Commercial Farmers' Union of Zimbabwe

Commercial Farmers' Union of Zimbabwe

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Sadc bows to Zim pressure on tribunal

Sadc bows to Zim pressure on tribunal

August 14th, 2014




Regional socio-political and economic grouping Sadc has buckled under pressure from President Robert Mugabe’s government to come up with a tribunal based on a new protocol. A draft protocol on the tribunal would be tabled before the Sadc heads of state and government summit to kick-off in Victoria Falls this week.

Teodiso Uate, Sadc’s head of the legal affairs unit, told journalists in the resort town on Wednesday that the rulings made by the suspended tribunal would also come under review.

“It is common knowledge now that member-states suspended the Sadc Tribunal which was established by a protocol. Since then, a new draft protocol has been crafted and it would be put to the council of ministers as well as the Summit for ratification,” Uate said.

“Justice minister and Attorneys General have sat and made the draft in a process meant to resuscitate the tribunal.”

Last month, Foreign Affairs minister Simbarashe Mumbengegwi said Mugabe would preside over the implementation of a new Sadc Tribunal Protocol.

“I can tell you that we will discuss the establishment of a new protocol on the Sadc Tribunal,” Mumbengegwi said.

“The Tribunal got into difficulties over the way it was constituted. We will also discuss the appointment of a deputy secretary-general responsible for finance at the summit.”

Human rights groups and non-governmental organisations have been pushing for the establishment of a regional court of justice following the disbandment of the Namibia-based Sadc Tribunal in October 2012 at the behest of Zimbabwe, following arguments it was not properly constituted.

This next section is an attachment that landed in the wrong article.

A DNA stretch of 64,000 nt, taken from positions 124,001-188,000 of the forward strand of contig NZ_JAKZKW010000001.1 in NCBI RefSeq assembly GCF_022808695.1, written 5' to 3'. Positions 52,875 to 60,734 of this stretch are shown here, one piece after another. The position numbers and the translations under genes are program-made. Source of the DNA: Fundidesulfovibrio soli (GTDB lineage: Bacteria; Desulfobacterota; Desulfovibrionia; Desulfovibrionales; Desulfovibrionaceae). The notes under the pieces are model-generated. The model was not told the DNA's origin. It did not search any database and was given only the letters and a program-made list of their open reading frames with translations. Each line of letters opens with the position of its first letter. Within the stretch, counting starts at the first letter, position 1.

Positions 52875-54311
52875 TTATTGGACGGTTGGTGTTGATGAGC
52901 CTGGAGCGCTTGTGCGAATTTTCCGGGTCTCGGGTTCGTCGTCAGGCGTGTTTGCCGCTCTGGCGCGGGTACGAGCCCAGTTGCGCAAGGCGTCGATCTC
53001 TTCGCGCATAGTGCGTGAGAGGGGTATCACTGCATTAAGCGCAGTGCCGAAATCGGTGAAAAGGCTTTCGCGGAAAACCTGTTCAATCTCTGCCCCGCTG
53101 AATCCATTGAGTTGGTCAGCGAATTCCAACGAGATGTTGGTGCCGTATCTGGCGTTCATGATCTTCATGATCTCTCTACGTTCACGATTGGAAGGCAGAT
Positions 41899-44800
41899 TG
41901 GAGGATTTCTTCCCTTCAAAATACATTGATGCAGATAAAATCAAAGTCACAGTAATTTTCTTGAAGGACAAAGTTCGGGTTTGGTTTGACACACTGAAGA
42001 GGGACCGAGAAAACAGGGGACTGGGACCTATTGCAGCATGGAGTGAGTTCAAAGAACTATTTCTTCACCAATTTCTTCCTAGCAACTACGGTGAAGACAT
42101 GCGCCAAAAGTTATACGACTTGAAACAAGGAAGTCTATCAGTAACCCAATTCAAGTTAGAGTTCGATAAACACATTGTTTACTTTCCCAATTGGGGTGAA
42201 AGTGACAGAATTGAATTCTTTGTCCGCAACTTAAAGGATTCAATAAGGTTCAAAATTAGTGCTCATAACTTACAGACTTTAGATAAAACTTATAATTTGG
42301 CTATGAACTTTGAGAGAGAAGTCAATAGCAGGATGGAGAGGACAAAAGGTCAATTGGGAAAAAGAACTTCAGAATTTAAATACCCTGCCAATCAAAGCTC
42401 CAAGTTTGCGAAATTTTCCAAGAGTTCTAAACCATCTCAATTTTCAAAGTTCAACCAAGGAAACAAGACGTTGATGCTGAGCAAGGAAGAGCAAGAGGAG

The tribunal offered the last course of redress for individuals locked up in disputes with their governments and would have exhausted the justice system offered in their own countries, but still did not get satisfaction.

Zimbabwe, in particular, appeared regularly at the tribunal as former commercial white farmers, who lost their land under the country’s Land Redistribution Programme, sought redress in the form of compensation or getting the land back.

In 2013, Zimbabwe made a last ditch payment in a bid to abide by a 2008 tribunal ruling that the process of compulsory land acquisition without compensation was illegal.

Mugabe’s government at the time had refused to acknowledge the ruling until the suspension of the tribunal in 2010 and its disbandment two years later. His refusal to abide by the ruling forced former land owners and South African citizens Louis Fick, Mike Campbell and Richard Etheredge to seek legal recourse in South Africa.

In its original form, the suspended protocol “had wider mandate”, according to Uate.

“The old protocol had wider mandate and its difference with the draft that has been crafted is that the new mandate would be confined to inter-state disputes,” he said.

The move effectively means the new Tribunal, if ratified by the council of ministers and Summit, would not hear any cases regarding personal litigation against government by citizens within the region. Uate said he was not sure whether the draft protocol would be ratified during this year’s summit at which Mugabe is set to take over as chairperson of the regional grouping.

“It is an open question because I am not sure, it depends, but the draft is ready,” said Uate.

He said the council of ministers as well as the Summit proper would also have to make a determination on the outstanding cases as well as the rulings that have not been effected.

“Council and Summit would also have to make a pronouncement on the pending cases and the rulings that were made under the old protocol. They would give guidance on how Sadc, as a region, should address these issues,” he said.

As happened following problems with the Commonwealth, a club of former British colonies in the early part of the last decade, Zimbabwe pulled out of the Tribunal, challenging its legitimacy following the rulings.


Sadc council of ministers is expected to meet later this week and is likely to deliberate on the new protocol with an adoption highly likely.


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